Japan rises out of recession, but winter bonus down
After three consecutive quarters of contractions of 1.8, 0.6% and 8.2% in Q4 2019, Q1 and Q2 this year, respectively, Japan’s GDP grew 5% in Q3 2020, lifting the country out of recession.
The rebound was attributed to a record 4.7% increase in private consumption as households raised their spending on cars, leisure and restaurants. External demand also boosted 2.9 percentage points to the GDP growth with exports up by 7.0%, said Reuters quoting a government official.
However, analysts are not optimistic that the economy is out of the woods. “The economy may not fall off a cliff. But given uncertainty over the outlook, I would err on the side of caution in terms of the pace of any recovery,” said Yoshiki Shinke, chief economist at Dai-ichi Life Research Institute.
Earlier, Japan’s National Personnel Authority had recommended the lowering of bonuses for national public servants for the first time in 10 years.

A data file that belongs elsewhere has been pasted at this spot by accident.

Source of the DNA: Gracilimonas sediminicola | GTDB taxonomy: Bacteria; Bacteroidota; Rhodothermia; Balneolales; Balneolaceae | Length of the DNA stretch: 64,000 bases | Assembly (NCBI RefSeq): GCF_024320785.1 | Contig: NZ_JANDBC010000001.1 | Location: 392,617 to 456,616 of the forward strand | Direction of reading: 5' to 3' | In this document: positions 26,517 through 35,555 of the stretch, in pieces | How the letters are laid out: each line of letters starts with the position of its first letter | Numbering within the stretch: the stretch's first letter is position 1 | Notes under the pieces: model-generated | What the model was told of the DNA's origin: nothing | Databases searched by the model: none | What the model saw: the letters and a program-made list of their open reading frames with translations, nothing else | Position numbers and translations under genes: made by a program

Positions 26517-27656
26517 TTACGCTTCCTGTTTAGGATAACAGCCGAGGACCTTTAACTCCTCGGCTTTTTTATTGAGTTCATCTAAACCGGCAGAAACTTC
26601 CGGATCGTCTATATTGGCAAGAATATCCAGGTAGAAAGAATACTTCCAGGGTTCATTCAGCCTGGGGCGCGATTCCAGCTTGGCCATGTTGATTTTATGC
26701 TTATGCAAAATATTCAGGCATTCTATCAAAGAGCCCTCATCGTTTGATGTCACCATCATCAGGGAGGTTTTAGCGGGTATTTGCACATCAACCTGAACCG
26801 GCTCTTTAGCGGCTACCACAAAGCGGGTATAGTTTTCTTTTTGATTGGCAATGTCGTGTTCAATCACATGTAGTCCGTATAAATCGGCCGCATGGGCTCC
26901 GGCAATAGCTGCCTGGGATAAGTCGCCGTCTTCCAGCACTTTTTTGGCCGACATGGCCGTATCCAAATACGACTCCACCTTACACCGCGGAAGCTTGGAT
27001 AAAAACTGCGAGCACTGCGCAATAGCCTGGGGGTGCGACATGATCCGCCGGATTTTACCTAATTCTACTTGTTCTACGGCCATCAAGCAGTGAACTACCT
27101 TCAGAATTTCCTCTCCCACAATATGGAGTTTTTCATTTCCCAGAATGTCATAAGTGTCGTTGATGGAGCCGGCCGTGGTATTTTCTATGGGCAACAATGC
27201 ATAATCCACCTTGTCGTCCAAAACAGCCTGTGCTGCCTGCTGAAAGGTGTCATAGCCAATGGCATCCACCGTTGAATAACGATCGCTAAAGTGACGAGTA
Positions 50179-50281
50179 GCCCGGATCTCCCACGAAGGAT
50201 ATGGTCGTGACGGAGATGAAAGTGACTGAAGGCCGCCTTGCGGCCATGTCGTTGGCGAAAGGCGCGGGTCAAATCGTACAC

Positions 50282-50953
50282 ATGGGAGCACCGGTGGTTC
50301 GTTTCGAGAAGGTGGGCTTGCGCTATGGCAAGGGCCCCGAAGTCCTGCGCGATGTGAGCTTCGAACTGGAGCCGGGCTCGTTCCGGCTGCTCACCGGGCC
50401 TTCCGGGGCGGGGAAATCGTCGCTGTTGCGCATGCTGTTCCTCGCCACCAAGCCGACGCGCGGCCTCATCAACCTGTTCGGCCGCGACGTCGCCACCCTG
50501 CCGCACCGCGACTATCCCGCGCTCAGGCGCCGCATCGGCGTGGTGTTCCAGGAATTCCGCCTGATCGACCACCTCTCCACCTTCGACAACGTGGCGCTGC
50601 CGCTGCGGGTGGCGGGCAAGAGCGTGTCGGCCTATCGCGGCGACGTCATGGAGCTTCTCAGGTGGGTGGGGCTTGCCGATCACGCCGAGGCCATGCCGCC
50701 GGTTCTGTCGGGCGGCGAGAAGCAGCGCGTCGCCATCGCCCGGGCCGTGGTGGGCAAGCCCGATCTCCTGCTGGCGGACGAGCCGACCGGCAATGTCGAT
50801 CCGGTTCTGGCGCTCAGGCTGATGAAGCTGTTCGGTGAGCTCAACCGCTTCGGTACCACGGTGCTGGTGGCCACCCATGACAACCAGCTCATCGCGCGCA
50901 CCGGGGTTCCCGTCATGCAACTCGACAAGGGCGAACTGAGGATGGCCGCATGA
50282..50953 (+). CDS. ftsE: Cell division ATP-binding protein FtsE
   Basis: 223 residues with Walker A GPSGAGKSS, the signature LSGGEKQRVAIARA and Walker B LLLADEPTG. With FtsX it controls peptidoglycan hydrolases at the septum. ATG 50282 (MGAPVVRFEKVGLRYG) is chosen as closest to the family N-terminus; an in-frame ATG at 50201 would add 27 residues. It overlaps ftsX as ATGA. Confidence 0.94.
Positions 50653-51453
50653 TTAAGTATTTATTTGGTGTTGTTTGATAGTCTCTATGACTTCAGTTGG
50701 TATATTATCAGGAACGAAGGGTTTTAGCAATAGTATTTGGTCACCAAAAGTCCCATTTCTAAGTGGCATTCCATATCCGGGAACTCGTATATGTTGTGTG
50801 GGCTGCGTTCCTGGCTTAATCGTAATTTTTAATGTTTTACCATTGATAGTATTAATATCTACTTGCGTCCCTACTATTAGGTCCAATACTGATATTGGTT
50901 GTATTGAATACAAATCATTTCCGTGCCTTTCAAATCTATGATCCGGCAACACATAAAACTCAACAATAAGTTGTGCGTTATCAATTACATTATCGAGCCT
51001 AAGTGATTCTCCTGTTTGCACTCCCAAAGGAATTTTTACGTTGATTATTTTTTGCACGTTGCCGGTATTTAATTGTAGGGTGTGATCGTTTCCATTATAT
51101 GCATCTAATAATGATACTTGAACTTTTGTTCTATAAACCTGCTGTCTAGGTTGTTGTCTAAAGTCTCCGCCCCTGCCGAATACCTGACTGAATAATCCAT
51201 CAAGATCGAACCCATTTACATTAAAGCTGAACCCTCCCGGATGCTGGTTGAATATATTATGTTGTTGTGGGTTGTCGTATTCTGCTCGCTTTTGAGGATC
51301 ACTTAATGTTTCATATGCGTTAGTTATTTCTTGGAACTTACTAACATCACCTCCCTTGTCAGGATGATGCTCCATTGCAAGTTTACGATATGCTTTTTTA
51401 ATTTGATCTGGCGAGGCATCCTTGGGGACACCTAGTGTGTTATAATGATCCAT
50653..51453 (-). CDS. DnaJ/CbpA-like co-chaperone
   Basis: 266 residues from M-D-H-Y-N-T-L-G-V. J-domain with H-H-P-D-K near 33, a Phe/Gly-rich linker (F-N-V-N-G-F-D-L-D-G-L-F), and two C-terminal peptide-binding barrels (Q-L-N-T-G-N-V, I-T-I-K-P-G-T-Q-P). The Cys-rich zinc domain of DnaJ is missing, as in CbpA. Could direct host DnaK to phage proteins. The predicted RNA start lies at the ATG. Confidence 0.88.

In its recommendation to the Diet, the country’s parliament, and the cabinet, the government agency proposed that national public servants’ annual bonuses in fiscal 2020 be lowered by 0.05 month of salary to 4.45 months, said Nippon.com.
If the recommendation is approved, their annual pay is projected to decrease by an average of 21,000 yen (US$199).
The agency made the recommendation because bonuses in the private sector have declined due to the impact of COVID-19. Private-sector bonuses are estimated at 4.46 months of salary on average, compared to last year’s bonuses of 4.50 months paid to national public servants, said a survey by the agency.
However, not all in the private sector are expected to get their winter bonuses – often considered part of their salary, said an NHK news report. A survey of 147 unions found that nearly half of their workers are expecting much smaller payouts, if any. “It looks like winter bonuses will be the lowest in decades or possibly ever,” said secretary-general of National Confederation of Trade Unions Kurosawa Koichi. The cuts are expected to be particularly steep at mid-and-small-sized companies.